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Skaldic Poetry of the Scandinavian Middle Ages

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Svartr á Hofstöðum (Svart)

volume 8; ed. Kari Ellen Gade;

VIII. Skaufhala bálkr (Skauf) - 42

not in Skj

Svartr (desyllabified Svartur) á Hofstöðum (Svart) is named in a first-person epilogue to Skaufhala bálkrBálkr about Tassel-tail’ (Svart Skauf 42/4) but his identity is uncertain. The internal evidence of the language and metre of Skauf, together with circumstantial evidence and an evaluation of the sources, point to Svartr Þorleifsson (d. 1392) from Hofstaðir, Reykhólar, Þorskafjörður, north-western Iceland, as the most likely candidate, though two other members of his family were also named Svartr and associated with Hofstaðir and there are two further traditions about authorship (see Introduction to Skauf). Very little is known about Svartr’s life. He appears to have been severely wounded during a fight at the alþingi in 1361, and the year before he died (1391) he went to Norway (see Storm 1888, 367, 407, 420). He apparently had two sons, Páll and Gísli (Jón Þorkelsson 1888, 222).

Skaufhala bálkr — Svart SkaufVIII

Kari Ellen Gade 2017, ‘(Introduction to) Svartr á Hofstöðum, Skaufhala bálkr’ in Margaret Clunies Ross (ed.), Poetry in fornaldarsögur. Skaldic Poetry of the Scandinavian Middle Ages 8. Turnhout: Brepols, p. 948.

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SkP info: VIII, 948

notes: Kari 26/5/8: The entry is 'Skaufhala bálkur', which is printed in Jón Þorkelsson 1888, 229-35. The mss given are AM 603 4to and Rask 87 8to

old edition introduction edition manuscripts transcriptions concordance references search files

 

1 Hefir í grenjum
gamall skaufhali
leingi búið
hjá langhölu.
Átt hafa þau sier
als upp talda
átján sonu
og eina dóttur.
Old Tassel-tail has lived long in lairs with Long-tail. All told, they have had eighteen sons and one daughter.
2 Því voru nítján
niðjar skaufhala
hunds jafningja
heldr en tuttugu,
— þar sannaðiz forn
fyrða mæli —
að oft verðr örgum
eins vant á tög.
It was for that reason that there were nineteen offspring of Tassel-tail, a dog’s equal, rather than twenty because the wicked one often lacks one from ten; there the old saying of men came true.
3 Þá voru burtu
börn skaufhala
flestöll farin
ór föðurgarði.
Þó voru eftir
þeim til fylgdar
þrír yrmlingar
og þeira dóttir.
Then almost all of Tassel-tail’s children had gone away from their father’s dwelling. Yet three small vermin and their daughter were left as company for them.
4 Mælti gortanni
við grenlægju:
‘Hvað skulum vinna
vier til þarfa?
Við erum orðin
veiklunduð mjög
hryggsnauð harla
en halar rotnaðir.’
Filth-tooth spoke to the lair-lier [VIXEN]: ‘What should we do for our sustenance? We have become very weak-minded, exceedingly bare on our backs, and our tails have shed their hair.’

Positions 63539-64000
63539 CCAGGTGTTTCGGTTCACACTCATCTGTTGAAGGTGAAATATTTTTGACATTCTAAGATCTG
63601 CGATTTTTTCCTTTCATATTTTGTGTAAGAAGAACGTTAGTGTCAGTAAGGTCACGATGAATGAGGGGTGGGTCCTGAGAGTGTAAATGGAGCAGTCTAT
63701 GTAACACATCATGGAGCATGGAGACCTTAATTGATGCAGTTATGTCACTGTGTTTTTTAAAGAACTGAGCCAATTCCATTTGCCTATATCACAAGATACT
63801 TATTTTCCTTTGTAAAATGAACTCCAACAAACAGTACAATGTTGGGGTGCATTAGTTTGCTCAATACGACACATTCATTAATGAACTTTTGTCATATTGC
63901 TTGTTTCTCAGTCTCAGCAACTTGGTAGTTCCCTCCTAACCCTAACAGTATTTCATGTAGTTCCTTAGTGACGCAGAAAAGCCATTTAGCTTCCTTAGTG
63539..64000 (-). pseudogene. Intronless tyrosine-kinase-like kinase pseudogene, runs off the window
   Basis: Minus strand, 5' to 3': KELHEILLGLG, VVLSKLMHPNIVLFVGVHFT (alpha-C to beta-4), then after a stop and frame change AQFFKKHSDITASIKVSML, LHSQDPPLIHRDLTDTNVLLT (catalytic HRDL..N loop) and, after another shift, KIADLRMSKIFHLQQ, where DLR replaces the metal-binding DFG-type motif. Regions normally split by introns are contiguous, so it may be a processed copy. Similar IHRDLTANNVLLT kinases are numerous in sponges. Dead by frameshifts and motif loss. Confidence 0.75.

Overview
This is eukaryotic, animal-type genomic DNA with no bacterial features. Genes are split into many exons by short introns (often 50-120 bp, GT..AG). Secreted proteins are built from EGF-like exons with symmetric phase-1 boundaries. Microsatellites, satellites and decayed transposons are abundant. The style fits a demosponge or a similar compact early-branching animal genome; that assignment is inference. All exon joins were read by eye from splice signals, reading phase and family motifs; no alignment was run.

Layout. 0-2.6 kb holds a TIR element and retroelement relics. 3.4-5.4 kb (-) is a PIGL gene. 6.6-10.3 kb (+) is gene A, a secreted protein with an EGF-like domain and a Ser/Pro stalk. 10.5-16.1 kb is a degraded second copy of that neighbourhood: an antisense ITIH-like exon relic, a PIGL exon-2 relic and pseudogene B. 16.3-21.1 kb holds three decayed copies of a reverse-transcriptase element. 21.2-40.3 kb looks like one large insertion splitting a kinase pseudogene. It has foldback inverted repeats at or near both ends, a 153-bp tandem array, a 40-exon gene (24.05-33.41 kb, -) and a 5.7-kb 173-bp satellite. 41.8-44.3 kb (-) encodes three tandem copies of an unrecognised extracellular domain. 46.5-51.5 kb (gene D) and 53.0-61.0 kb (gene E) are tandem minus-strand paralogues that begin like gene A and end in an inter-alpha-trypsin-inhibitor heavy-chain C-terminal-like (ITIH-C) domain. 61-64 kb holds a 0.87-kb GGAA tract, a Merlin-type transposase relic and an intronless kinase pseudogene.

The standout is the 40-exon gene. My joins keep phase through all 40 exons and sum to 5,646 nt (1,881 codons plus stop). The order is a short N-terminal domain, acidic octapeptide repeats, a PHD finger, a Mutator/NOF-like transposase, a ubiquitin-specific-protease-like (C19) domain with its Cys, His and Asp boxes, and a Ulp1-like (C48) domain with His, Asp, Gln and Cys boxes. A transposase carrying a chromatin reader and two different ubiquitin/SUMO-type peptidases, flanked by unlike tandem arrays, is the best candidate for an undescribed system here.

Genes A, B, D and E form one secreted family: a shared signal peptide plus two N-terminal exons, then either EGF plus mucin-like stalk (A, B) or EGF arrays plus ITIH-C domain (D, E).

5 Svarar grenlægja
gömul á móti:
‘Nú eru á burtu
börn okkur roskin,
en þau ung,
sem eftir sitja,
og enn ekki
á legg komin.
The old lair-lier [VIXEN] answers in return: ‘Now our grown children have left, and those who remain [are] young and [have] not yet reached adulthood.
6 ‘Lítill er missir
í mínum ungum;
atvinna brestr
okkur bæði.
Hafðir þú áður
hæri útvegu*;
nægtir voru þá
og nógar vistir.
‘There is little lacking in my young ones; sustenance fails for us both. Earlier you had better remedies; there was abundance then and plentiful provisions.
7 ‘Sannaz má það,
að sýniz þú gamall
og stirðfættur
að strjúka heiman
og matvæli
mier að afla
niðjum okkar
til nauðþurftar.
‘It will prove true that you seem [too] old and stiff-legged to dash off from home and provide me with food supplies for the desperate need of our offspring.
8 ‘Þú munt heiman
halda verða
og afla bráða
til bús okkars.
Væri það skára
í venju að leggja,
sem virðum má
vest gegna.’
‘You’ll have to go away from home and provide meat for our household. It would be better to make a habit of whatever will serve humans the worst.’
9 Mælti þanninn
móðir dratthala:
‘Matr er ei meiri
mier í höndum:
hál rófubein
og hryggr ór lambi,
bógleggir þrír
og banakringla’.
The mother spoke to Dragging-tail in this way: ‘There is no more food at my disposal: slippery tailbones and a backbone of lamb, three shoulder bones and an upper neck bone.’
10 ‘Svó er nú liðið,’
segir lágfæta,
‘loðbakur minn,
langt á tíma.
Vón er upp hieðan
veðra harðra,
en að höndum kominn
haustþústr mikill.
‘Now the year is already so far advanced, my Woolly-back,’ says Short-legs. ‘There is expectation of hard storms from now on, and a great autumn gale has arrived here.
11 ‘Betra er nú
bráða að leita,
en þá fyrðar
fie sitt geyma.
Liggja með brúnum
lömb hvervetna
en á fjalli
feitir sauðir.’